Why King Crimson’s ‘In the Wake of Poseidon’ Was Destined to Fail
King Crimson practically invented progressive rock with 1969's In the Court of the Crimson King. So, it was inevitable that their 1970 follow-up In the Wake of Poseidon would feel like a letdown.
Released on May 15, 1970, the album plays like a hazier mirror image of the band's earth-shattering debut, right down to the similarly worded title. Like Court, its songs combine jazz, psychedelia, folk and heavy rock into a hypnotic whirlpool, showcasing the experimental mindset of bandleader-guitarist Robert Fripp. But in a track-by-track comparison, Poseidon rarely stacks up: For most fans, it's second-tier Crimson.
Still, it's unfair to expect a masterpiece every time out – and after all, it's shocking In the Wake of Poseidon wasn't a disaster, considering the turmoil that defined its recording. Co-founding multi-instrumentalist Ian McDonald and drummer Michael Giles left the band in 1969, following King Crimson's first U.S. tour – and bassist-singer Greg Lake fled soon after to join Keith Emerson and Carl Palmer in the seminal prog-rock supergroup Emerson Lake and Palmer. With the future of Crimson appearing shaky at best, Fripp was even offered the guitar position in Yes after the departure of founding member Peter Banks.
Fripp's towering monument was eroding piece-by-piece, so he recruited a hoard of session players to flesh out a temporary studio lineup. Luckily, some of those hired hands happened to be his former bandmates. Giles and his bassist brother Peter -- who'd worked with Fripp prior to Crimson's founding -- hold down the rhythm section, with Michael once again dazzling with his intricate drum fills; Lake adds his husky voice to every track except the reflective ballad "Cadence and Cascade" (handled by Fripp's former bandmate Gordon Haskell); and recurring collaborator Mel Collins adds ethereal jazz elements with his sporadic woodwinds.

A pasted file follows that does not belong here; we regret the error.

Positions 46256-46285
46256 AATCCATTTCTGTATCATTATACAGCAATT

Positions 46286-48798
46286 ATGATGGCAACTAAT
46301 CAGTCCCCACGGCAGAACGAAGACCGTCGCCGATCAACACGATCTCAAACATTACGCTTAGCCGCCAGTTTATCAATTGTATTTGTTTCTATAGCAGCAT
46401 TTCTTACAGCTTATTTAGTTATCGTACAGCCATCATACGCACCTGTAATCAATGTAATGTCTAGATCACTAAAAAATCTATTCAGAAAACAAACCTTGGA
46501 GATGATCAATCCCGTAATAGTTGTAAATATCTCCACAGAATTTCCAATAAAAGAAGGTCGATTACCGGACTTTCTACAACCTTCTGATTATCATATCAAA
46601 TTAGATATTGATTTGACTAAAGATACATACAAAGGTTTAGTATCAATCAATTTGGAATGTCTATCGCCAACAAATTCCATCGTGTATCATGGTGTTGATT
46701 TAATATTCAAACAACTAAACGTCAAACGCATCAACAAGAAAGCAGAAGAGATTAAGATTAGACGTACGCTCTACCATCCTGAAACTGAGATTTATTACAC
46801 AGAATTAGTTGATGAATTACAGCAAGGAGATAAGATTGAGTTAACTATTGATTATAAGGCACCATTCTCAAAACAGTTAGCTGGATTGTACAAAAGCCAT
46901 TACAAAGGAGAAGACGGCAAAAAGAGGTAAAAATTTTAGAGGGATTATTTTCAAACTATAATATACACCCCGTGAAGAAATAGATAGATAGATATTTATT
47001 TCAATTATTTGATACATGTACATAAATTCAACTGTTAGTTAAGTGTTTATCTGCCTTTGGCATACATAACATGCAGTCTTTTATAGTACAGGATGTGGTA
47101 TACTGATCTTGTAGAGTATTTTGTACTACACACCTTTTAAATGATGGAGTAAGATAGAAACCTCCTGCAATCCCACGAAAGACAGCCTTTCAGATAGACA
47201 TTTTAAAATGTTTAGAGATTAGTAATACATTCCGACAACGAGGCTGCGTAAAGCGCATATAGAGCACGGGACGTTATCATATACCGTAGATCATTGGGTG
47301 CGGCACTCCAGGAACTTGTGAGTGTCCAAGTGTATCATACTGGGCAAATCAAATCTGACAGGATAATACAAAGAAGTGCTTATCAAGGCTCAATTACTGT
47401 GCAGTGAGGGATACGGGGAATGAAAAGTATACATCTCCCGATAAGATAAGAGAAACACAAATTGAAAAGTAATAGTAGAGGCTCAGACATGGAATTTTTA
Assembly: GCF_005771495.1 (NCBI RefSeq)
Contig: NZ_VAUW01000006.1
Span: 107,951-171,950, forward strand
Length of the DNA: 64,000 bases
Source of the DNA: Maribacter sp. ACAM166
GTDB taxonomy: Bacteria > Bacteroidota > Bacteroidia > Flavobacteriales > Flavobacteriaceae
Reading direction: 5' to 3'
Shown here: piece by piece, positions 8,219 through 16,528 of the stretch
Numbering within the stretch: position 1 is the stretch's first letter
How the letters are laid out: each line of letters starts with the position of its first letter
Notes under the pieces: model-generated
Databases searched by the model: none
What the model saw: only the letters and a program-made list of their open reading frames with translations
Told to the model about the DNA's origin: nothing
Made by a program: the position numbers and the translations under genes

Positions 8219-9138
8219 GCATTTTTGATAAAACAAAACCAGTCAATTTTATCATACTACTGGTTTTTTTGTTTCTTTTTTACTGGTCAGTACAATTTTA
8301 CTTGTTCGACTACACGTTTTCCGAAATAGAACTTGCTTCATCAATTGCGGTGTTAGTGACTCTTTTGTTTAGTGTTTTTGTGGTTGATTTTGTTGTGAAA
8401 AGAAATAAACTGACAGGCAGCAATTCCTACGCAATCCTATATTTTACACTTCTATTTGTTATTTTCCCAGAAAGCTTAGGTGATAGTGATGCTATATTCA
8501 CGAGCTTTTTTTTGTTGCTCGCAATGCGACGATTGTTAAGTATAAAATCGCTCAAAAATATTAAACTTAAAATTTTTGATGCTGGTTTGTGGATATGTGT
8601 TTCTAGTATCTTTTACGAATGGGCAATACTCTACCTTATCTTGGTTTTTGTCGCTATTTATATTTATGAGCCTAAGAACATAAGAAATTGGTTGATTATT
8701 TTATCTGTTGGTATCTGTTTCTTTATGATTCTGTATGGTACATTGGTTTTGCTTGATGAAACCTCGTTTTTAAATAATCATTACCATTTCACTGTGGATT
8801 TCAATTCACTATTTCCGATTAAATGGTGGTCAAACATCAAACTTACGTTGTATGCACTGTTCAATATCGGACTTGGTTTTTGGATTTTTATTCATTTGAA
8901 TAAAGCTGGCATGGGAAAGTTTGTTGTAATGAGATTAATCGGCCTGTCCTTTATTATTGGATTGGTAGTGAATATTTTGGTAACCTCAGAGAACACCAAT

The highlights are some of King Crimson's best early work: "Pictures of a City," with Fripp's chromatic guitar runs and Collins' honking baritone sax, plays like a jazzier, funkier version of "21st Century Schizoid Man." The quirky single "Cat Food" takes a fusion-esque approach, quoting the Beatles' "Come Together" with its hypnotic bassline. Then there's the epic, symphonic title-track, one of the best Mellotron features ever recorded. But the low points – the meandering, dissonant "The Devil's Triangle," for example – keep this one just short of classic status.
Listen to King Crimson's 'In the Wake of Poseidon'
Poseidon was Lake's King Crimson swan song, but he almost wasn't needed for the LP. Though the fact's become a peculiar footnote in rock history, emerging talent Elton John was originally hired to sing on the sessions before Fripp changed his mind.
"Elton had been booked to sing all the songs on Poseidon for £250 as a session singer and as I wasn't familiar with his work, Mark Fenwick of E.G. [Records] gave me a copy of Elton's first album," Fripp wrote in his liner notes to the 1976 compilation A Young Person's Guide to King Crimson. "But his style didn't seem right for Crimson and the album was poor, so I canceled the sessions. Among those singers we auditioned were John Gaydon, one of our managers (the G of E.G.) who had sung with the Band of Angels, and [Roxy Music singer] Bryan Ferry. Both were among the best, although not suitable."
The reviews weren't as stellar for King Crimson's second album, though they did manage to pull out a couple backhanded compliments from notorious prog-hater Robert Christgau.
"For a long time I thought this was the worst rock band in history simply because it was the most pretentious, but sometimes pretensions are (at least partially) earned," the critic wrote in his brief review. "Their second album is more muddled conceptually than In the Court of the Crimson King, quite a feat. But they're not afraid to be harsh, they command a range of styles, and their dynamics jolt rather than sledgehammer (properly electric, that). Also, they can play: kudos to drummer Michael Giles and guitarist Robert Fripp, who also illustrates the old adage, 'Better a Mellotron than real strings.'"
King Crimson's jazz influence would come even further to the forefront on their next album, the polarizing but more adventurous Lizard – and the next chapter in a seemingly unending transitional period.